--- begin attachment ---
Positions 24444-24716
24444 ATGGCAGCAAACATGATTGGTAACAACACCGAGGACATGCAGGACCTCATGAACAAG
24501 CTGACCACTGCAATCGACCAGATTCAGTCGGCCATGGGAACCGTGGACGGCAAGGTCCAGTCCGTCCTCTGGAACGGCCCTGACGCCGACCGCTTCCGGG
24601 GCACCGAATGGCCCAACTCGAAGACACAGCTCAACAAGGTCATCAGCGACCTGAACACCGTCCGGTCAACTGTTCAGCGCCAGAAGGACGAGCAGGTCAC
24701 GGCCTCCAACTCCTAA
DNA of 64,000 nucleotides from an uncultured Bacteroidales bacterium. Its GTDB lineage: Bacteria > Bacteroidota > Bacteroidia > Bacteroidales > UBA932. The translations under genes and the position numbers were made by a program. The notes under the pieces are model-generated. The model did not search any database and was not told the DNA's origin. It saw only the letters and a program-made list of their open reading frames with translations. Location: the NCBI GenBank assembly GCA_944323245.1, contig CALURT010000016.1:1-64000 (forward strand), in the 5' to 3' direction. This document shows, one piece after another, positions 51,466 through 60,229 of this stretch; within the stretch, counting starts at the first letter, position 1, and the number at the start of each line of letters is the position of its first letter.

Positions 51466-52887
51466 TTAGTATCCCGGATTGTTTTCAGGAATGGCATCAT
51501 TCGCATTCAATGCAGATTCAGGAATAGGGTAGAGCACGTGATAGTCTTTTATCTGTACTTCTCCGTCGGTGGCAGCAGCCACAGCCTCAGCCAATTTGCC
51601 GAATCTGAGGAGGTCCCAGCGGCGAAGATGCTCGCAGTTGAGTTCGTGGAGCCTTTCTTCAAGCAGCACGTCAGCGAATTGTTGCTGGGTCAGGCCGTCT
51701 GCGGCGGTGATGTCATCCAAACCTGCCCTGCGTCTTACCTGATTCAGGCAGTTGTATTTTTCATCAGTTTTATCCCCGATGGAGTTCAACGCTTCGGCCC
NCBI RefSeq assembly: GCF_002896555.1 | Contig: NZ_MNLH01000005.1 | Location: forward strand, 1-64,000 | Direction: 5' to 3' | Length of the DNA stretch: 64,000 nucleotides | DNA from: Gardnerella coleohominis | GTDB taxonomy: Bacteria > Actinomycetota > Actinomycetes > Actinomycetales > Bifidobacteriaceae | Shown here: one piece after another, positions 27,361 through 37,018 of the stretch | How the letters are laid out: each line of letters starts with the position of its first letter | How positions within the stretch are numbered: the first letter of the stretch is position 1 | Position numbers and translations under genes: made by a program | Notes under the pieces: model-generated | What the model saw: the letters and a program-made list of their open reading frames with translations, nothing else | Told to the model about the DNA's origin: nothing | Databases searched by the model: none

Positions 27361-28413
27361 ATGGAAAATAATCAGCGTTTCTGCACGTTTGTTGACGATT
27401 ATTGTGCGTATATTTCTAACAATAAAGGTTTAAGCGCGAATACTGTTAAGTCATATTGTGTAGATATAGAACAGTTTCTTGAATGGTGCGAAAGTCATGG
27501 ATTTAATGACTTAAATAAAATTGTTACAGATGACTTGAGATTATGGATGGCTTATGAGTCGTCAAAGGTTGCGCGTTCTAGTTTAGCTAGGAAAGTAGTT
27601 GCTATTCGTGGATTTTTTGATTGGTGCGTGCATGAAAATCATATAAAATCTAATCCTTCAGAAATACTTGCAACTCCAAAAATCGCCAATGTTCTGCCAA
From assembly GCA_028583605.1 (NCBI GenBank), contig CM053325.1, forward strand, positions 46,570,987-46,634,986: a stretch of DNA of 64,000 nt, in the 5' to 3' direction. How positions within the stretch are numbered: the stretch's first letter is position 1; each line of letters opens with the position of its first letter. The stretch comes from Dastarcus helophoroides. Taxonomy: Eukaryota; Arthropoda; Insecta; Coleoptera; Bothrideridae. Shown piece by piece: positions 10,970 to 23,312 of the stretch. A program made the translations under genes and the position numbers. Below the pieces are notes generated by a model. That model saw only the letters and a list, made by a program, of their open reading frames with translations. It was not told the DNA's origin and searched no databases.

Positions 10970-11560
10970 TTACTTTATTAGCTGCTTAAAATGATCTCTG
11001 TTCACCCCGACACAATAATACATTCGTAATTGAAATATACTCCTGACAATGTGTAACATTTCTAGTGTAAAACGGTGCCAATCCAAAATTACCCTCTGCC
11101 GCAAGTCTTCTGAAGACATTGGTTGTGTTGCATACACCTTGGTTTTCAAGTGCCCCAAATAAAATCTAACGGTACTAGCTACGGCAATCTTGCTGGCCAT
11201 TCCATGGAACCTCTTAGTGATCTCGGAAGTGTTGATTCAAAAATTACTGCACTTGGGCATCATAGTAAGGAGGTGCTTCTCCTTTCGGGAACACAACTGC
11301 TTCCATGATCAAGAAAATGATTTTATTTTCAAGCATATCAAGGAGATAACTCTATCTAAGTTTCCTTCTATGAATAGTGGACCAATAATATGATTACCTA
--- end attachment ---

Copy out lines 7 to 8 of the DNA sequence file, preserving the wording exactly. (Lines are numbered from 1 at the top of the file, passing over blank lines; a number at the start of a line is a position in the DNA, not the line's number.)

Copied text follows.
Positions 51466-52887
51466 TTAGTATCCCGGATTGTTTTCAGGAATGGCATCAT